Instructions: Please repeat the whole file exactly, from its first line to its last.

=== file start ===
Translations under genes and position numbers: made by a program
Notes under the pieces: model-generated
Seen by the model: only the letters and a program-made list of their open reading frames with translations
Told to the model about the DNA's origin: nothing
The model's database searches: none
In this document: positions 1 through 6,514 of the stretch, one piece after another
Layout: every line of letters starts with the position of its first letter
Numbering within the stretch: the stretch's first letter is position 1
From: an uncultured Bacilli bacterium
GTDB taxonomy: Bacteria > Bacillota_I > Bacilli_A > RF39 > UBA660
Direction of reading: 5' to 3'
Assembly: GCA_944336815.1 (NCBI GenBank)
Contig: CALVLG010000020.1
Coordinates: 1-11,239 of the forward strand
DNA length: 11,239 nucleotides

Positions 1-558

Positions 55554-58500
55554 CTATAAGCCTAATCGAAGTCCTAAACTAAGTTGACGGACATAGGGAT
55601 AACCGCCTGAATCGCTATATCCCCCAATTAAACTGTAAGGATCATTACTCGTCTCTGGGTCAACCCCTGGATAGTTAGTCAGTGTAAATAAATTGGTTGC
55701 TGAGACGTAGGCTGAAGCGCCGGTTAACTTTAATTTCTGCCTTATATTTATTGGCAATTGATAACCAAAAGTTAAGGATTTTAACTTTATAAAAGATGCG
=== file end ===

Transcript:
Translations under genes and position numbers: made by a program
Notes under the pieces: model-generated
Seen by the model: only the letters and a program-made list of their open reading frames with translations
Told to the model about the DNA's origin: nothing
The model's database searches: none
In this document: positions 1 through 6,514 of the stretch, one piece after another
Layout: every line of letters starts with the position of its first letter
Numbering within the stretch: the stretch's first letter is position 1
From: an uncultured Bacilli bacterium
GTDB taxonomy: Bacteria > Bacillota_I > Bacilli_A > RF39 > UBA660
Direction of reading: 5' to 3'
Assembly: GCA_944336815.1 (NCBI GenBank)
Contig: CALVLG010000020.1
Coordinates: 1-11,239 of the forward strand
DNA length: 11,239 nucleotides

Positions 1-558

Positions 55554-58500
55554 CTATAAGCCTAATCGAAGTCCTAAACTAAGTTGACGGACATAGGGAT
55601 AACCGCCTGAATCGCTATATCCCCCAATTAAACTGTAAGGATCATTACTCGTCTCTGGGTCAACCCCTGGATAGTTAGTCAGTGTAAATAAATTGGTTGC
55701 TGAGACGTAGGCTGAAGCGCCGGTTAACTTTAATTTCTGCCTTATATTTATTGGCAATTGATAACCAAAAGTTAAGGATTTTAACTTTATAAAAGATGCG